In 2011, an earthquake struck Japan.
It was no "normal earthquake," however. This one was big. As in real big. Its epicenter happened to be near a place called Fukushima. What's more, the offshore impact of the quake produced a truly frightening consequence: a tsunami, or what used to be called a "tidal wave."
Perhaps you've seen the video, particularly of the ship that was swept up by the wall of water and then pulverized as the water carried it under a bridge.
Oh, but there was much more. One nuclear power operation came within a whisker of melting down, of spewing tons of radioactive material into the air, contaminating the water for generations.
NOVA, the acclaimed PBS science documentary series, examines how the region was spared even more heartache, destruction and despair -- not that it didn't suffer grievously from the 2011 earthquake and tsumani.
The NOVA segment airs Wednesday at 8 p.m. on Panhandle PBS.
The episode walks us through the events minute by excruciating minute. One plant did suffer terrible damage as a result of the quake and the wall of water. Another plant nearby escaped virtually unscathed.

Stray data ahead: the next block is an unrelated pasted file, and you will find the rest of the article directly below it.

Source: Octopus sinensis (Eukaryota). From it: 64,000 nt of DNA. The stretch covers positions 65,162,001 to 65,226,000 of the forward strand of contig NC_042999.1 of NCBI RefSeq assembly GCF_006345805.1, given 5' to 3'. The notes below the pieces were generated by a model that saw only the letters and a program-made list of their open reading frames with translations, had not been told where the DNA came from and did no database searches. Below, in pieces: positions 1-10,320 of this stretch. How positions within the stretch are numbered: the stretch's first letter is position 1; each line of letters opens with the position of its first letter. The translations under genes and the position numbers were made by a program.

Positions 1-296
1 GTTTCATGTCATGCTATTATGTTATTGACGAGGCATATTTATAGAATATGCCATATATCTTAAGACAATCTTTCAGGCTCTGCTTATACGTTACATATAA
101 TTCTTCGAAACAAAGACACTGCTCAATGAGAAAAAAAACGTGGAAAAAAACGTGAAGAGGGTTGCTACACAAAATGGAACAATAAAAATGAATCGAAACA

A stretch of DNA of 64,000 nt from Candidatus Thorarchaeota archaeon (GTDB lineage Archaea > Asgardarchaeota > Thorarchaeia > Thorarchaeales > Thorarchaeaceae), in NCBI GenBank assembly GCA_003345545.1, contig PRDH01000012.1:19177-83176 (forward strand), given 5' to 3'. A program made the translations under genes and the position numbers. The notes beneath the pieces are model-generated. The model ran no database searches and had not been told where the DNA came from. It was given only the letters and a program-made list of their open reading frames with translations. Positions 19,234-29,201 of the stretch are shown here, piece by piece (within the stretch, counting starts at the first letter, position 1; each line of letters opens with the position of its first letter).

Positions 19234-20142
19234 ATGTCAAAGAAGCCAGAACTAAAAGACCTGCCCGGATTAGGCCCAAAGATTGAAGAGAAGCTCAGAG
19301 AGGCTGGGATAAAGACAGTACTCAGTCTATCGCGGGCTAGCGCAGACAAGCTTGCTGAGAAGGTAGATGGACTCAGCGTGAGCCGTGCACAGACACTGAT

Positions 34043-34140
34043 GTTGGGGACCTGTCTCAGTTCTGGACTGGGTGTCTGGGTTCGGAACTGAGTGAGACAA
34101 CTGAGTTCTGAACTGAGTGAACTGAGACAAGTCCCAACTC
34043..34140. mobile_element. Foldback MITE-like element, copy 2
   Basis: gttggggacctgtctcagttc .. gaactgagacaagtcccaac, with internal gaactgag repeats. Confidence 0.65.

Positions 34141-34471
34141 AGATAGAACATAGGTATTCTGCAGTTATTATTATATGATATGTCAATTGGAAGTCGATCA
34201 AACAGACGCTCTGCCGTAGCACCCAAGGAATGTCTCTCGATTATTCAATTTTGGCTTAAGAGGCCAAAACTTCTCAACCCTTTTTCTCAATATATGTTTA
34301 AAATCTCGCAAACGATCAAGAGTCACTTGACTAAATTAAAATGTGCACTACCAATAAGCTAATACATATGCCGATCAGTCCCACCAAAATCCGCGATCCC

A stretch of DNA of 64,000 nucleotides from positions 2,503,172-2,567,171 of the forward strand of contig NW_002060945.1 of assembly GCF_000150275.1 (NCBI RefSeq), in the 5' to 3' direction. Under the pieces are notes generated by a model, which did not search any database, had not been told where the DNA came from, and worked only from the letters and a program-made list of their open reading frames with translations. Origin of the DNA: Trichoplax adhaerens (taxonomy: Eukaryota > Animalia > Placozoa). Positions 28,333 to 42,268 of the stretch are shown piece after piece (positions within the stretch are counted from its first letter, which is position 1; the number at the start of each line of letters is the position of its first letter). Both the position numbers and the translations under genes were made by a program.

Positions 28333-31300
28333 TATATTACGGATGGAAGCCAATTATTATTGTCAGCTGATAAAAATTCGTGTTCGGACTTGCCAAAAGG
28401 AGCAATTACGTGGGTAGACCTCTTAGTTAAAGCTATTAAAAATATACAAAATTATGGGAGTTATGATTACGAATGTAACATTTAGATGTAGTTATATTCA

NOVA asks the question: How did one plant escape horrific damage so close to the other plant?
As the NOVA press release notes: "With unprecedented access inside both Fukushima nuclear power plants, NOVA speaks with workers who were there during the harrowing days — a crisis that began as a natural a disaster but was made worse by human beings."
The segment talks also about how Japan continues to struggle to reintroduce nuclear power to its citizens in the aftermath of the disaster.
I'm betting they've talked to people in, say, France, which relies on nuclear energy to supply roughly 80 percent of its population with electricity.
The cleanup at the site continues to this day. The Japanese are showing the world the meaning of grit and determination. NOVA takes us deeply inside an operation that could have been destroyed, wiped out. It wasn't.
Let's learn how the electrical company that runs the place saved it from destruction.